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Harley Davidson Erp Case Study Analysis

Case Study Two Revving Up Sales at Harley 9 communicatng They could speed up The process of ge±ng Their producTs To The cusTomers quicker. ²hey could also eliminaTe any discrepancies in The SCM sysTem and geT problems resolved quicker. Harley-Davidson can beneFT from The ImpacT of ERP sysTem, ERP focus is To collecT, updaTe, and mainTain enTerprise wide informaton (Philips 2015). ²he functonal deparTmenT’s access The same informaton when making decisions and solving problems. An ERP sysTem is here To assisT Harley-Davidson on gaining an enTerprise wide view inTo all of iTs operatonal informaton from sales and marketng To billing and Fnance. Points of Learning One poinT of inTeresT is The di³erenT Technologies ThaT people can use To help make decisions and solve problems and whaT is The value of ThaT informaton? ²he answer To This imporTanT queston varies depending on how The informaton is used. Why Two people looking aT The exacT same pieces of informaton could exTracT compleTely di³erenT value from The informaton. One way ThaT people can exTracT di³erenT value from similar informaton is by The informaton Technology Tools They use To analyze The informaton. Also, people’s personal experience and expertse will deTermine how They view and analyze informaton. Second poinT of inTeresT is ThaT models can calculaTe risks, undersTand uncerTainTy, change variables, and manipulaTe tme. Many of us have worked wiTh a DSS and mighT noT know iT.

 

million" (Caldwell, 1998; p. 63). This action, however, was wholly inconsistent with thewoefully separate procurement systems existing at individual manufacturing sites.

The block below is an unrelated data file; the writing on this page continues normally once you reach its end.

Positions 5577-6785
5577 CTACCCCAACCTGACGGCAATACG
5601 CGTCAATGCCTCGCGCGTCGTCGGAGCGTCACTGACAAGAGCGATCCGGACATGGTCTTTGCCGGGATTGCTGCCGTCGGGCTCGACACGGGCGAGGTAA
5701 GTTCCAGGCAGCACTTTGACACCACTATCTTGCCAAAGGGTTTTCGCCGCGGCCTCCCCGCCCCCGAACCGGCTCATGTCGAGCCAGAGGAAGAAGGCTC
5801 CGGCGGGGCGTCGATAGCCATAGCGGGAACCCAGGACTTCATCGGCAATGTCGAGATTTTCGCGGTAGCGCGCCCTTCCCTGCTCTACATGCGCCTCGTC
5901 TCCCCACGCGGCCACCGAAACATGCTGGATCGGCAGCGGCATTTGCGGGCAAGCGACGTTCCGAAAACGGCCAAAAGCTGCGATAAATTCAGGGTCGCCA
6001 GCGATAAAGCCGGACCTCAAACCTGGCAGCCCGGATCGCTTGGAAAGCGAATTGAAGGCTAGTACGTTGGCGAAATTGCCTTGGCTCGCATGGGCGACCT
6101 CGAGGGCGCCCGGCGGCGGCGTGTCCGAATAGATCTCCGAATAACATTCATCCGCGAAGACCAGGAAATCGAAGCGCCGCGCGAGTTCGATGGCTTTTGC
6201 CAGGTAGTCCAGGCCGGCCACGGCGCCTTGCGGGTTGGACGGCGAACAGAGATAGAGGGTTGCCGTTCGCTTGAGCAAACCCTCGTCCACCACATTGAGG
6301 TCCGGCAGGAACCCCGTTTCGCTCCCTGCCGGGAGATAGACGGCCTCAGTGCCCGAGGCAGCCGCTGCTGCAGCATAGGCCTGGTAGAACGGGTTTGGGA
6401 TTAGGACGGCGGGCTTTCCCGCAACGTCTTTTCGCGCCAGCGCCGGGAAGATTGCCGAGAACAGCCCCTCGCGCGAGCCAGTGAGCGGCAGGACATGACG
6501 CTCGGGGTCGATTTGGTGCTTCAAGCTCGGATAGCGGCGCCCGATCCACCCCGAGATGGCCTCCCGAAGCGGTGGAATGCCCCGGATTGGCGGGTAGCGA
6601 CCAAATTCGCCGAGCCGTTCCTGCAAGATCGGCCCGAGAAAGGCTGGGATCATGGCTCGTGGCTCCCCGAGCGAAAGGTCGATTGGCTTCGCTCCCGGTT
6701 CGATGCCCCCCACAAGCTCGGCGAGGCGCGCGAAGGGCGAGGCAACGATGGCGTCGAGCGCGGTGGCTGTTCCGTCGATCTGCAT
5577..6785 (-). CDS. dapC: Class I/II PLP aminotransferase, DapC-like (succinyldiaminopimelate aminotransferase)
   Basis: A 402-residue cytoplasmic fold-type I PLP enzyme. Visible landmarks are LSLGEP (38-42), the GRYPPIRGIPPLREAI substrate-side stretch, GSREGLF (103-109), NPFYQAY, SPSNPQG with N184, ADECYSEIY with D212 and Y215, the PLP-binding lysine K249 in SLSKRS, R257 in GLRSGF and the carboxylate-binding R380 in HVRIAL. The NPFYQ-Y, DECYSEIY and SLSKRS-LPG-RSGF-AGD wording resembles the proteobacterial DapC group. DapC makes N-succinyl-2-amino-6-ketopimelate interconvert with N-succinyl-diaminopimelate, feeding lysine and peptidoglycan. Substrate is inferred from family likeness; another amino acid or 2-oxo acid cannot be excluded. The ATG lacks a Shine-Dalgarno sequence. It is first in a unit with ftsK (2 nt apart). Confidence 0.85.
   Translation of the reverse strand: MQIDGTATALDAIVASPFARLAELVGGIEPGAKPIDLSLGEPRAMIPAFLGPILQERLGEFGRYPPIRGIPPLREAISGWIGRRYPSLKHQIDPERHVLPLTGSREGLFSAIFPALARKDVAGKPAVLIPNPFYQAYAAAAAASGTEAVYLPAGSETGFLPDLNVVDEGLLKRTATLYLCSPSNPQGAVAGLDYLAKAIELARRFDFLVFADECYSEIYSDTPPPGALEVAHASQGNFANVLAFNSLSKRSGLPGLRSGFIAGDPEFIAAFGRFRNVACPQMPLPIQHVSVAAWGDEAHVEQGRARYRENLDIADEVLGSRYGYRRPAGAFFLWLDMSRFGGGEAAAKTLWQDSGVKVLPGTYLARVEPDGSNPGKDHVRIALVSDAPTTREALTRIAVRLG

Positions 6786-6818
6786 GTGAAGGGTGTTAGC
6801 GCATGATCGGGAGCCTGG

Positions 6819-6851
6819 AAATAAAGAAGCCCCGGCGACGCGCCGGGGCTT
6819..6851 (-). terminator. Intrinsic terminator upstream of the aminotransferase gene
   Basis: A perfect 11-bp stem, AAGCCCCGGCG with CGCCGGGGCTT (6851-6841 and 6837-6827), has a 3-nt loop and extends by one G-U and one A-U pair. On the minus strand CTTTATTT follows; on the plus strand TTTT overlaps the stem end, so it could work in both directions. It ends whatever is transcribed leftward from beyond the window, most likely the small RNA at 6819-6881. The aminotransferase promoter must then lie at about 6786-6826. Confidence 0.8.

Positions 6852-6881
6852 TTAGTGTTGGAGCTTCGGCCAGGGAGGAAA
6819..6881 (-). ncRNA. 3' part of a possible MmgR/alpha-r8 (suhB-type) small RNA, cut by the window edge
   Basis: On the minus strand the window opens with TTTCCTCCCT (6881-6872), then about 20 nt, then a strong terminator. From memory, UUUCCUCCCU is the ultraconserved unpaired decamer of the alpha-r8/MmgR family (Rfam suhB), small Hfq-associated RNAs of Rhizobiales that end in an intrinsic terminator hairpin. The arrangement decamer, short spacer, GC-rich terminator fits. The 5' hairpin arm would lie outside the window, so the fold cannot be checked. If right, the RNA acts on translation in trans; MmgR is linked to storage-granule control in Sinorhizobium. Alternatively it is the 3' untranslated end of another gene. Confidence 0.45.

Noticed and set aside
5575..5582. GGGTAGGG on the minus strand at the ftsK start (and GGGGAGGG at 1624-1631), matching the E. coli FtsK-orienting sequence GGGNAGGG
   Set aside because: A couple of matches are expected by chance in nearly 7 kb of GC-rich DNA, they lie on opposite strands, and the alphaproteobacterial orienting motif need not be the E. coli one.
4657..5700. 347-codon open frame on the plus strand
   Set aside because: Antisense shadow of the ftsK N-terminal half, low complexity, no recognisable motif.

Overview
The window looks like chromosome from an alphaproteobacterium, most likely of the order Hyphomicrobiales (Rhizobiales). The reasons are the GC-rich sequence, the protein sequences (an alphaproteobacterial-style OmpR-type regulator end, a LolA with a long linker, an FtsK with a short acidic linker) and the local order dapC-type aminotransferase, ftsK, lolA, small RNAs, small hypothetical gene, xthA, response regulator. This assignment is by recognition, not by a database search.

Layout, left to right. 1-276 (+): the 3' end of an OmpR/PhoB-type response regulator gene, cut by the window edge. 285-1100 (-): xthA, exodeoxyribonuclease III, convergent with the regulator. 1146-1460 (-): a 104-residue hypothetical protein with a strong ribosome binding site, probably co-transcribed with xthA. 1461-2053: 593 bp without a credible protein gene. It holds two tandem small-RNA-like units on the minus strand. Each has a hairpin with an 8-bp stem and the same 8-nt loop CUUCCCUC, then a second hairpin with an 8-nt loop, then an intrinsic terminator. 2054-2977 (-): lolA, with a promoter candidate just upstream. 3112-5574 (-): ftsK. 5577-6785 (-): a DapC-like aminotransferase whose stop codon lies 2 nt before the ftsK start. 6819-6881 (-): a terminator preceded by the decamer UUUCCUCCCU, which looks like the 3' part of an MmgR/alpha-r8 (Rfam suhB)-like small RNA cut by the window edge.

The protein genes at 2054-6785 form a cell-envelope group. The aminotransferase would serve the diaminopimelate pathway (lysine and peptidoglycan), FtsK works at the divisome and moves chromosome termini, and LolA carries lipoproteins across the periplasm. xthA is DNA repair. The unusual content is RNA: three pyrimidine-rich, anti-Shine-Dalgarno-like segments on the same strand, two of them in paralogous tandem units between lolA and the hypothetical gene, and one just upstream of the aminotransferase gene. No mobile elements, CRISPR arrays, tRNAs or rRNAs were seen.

Problem Statement

The problem with all of this is that Harley-Davidson was unable to gain benefits of quantity pricing as a company overall. Not only were the individual sites treated as separateentities, but their insistence on behaving that way prevented Harley-Davidson from gainingany benefit of quantity pricing or preplanning based on total sales forecasts. The companyneeds a means of operating with greater internal efficiency.

Alternatives and Score Matrix

The SiL'K team already had determined that Harley-Davidson was in need of amodified ERP; it also was adamant in the beginning that it was "not seeking a full ERPsolution, that the scope was well defined and those suppliers shouldn't waste time pitchingadditional functionality" (Sole, Cotteleer and Austin, 2003; p. 9). Harley's ArchitectureIntegration group reviewed all possibilities to ensure compatibility with existing systems. Of the eight potential suppliers responding to Harley-Davidson's RFP, the company narroweddown its choices to three.

 Provider1

Provider1's "representatives asked appropriate questions, they clearly acknowledgedHarley-Davidson's values, and seemed comfortable with the casual but competent Harley-Davidson style" (Sole, Cotteleer and Austin, 2003; p. 11). Provider1 addressed every issueraised in Harley-Davidson's RFQ, and tailored its solutions perfectly to the requirements setout by Harley-Davidson.Provider1 did not offer the highest form of functionality, and did not offer "'web-enablement' directly but its team proposed integrating a partner solution" (Sole, Cotteleer andAustin, 2003; p. 11). On the other hand, Provider1 was comfortable with the changemanagement issues that would arise in making the changes that the company sought.